If there is doubt in anyone's mind that we are truly global, the latest snafus with Cisco's product availability is yet another indication that something that happens in a remote village in China can have an
adverse ripple effect on Main Street USA.
In our cover story, "Anatomy of a Shortage," Chad Berndtson reports on how shortages of Cisco product have affected VARs during the last nine to 12 months. According to Cisco and industry watchers, when factories in southeast China slowed down their production, due to the steep and sharp global recession, factory workers were sent back to
their remote villages in western China. But when demand picked up, it proved difficult to entice these same workers back. Greater job opportunities in the West and a Chinese government stimulus program in western China, which resulted in a boom in construction projects, led to hiring many of the unemployed factory workers.
These small villages had a direct impact on a Houston-based VAR, INX.
The publicly traded company detailed in its 10-Q that its product revenue was down 21 percent "due to unanticipated product availability issues from Cisco." This is just one example of numerous
VARs affected by the product shortfall.
CRN has seen and reported on product shortfalls and gluts throughout the past few decades. And Cisco wasn't alone in regards to component shortages. HP, Dell, Alcatel-Lucent, Apple and others all had availability issues due to the problem. But according to VARs and distributors, the delays were much longer for the Cisco product and the demand for Cisco product rose more sharply than its competitors, so the problem was only exacerbated.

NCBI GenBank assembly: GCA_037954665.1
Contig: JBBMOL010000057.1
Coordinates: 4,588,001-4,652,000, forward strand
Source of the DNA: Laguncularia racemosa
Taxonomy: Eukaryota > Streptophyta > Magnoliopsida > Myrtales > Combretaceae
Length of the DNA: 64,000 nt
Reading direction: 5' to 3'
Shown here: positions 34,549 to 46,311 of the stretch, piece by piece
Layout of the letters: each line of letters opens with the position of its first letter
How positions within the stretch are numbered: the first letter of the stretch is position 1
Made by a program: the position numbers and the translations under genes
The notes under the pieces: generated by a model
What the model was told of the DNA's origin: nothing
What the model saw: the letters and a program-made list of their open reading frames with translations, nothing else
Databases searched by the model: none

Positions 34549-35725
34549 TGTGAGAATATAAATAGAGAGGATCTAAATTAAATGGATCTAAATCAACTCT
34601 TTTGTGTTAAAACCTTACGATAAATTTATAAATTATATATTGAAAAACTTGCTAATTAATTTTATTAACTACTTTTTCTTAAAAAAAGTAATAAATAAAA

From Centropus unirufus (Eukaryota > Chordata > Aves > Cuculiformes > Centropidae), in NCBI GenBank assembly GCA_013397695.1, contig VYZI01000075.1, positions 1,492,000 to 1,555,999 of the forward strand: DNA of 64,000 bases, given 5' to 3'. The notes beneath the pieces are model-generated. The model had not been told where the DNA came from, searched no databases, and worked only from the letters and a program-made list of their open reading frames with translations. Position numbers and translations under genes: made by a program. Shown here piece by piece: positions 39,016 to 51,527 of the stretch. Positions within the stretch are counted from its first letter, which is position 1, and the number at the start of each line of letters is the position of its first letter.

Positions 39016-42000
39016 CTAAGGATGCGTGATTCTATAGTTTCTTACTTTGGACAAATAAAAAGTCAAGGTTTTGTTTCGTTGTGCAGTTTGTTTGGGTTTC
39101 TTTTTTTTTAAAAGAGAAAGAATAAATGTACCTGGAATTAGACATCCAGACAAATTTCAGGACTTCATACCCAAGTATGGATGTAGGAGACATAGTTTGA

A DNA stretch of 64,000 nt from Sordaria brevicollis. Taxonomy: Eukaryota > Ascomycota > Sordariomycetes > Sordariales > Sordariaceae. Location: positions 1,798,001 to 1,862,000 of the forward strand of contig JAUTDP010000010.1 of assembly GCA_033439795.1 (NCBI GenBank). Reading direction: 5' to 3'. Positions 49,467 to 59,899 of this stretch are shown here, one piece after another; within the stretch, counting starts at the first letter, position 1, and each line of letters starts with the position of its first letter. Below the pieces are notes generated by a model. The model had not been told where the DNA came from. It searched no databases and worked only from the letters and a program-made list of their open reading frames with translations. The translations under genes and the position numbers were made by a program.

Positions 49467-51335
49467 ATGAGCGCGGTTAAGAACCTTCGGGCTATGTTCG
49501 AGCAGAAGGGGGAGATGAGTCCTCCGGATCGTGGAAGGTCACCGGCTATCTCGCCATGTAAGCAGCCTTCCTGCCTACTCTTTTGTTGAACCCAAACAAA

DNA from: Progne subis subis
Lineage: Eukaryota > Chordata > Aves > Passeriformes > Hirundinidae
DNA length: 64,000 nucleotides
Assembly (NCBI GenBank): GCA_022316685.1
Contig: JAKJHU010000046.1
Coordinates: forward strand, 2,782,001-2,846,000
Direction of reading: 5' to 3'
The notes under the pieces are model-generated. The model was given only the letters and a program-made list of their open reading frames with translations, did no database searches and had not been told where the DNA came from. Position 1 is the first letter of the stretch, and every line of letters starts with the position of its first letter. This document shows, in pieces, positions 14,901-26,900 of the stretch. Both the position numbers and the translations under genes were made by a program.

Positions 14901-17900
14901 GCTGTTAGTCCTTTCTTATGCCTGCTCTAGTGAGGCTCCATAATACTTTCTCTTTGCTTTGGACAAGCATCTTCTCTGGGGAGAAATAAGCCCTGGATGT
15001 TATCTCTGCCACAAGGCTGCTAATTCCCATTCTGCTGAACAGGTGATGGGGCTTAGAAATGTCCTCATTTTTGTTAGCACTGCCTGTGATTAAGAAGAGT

Certainly no one is going to blame Cisco for rebounding and being one of the first to recover from the downturn. This is all good news for the channel. The criticisms from VARs and distributors lie in the fact that Cisco did not communicate the scope of the problem to the channel while it was happening. Cisco couldn't get specifics to its very own extended salesforce as VARs on the street were trying to placate their customers and sell and cobble deals together in a difficult economy.
Open communication would have gone a long way. The business industry is littered with companies that failed to communicate their shortcomings and lost market share as a result. An acknowledgement from the top executives would have helped to clear up confusion and been a good first step. A public mea culpa six to nine months after the problem started at the Cisco Partner Summit in April was too late.
Where could this hurt Cisco now and in the future? -- in the small and midsize space. While it is a household name in the enterprise, small and midsize businesses rely on the VARs to make product decisions. If VARs can't get Cisco networking gear, or information about when they will be able to get it, they are going to go elsewhere. And as Chad reports, Juniper, HP and SonicWall made inroads with Cisco VARs. Furthermore, the gray market, which Cisco tries to keep tight control on, flourished during the crisis. This is all in a market of which Cisco wants a bigger piece.
How did the shortage affect you? Check out our CRN Community coverage where we'll have videos from the reporters
covering the story, perspectives from channel experts, and blogs and comments from VARs in the field.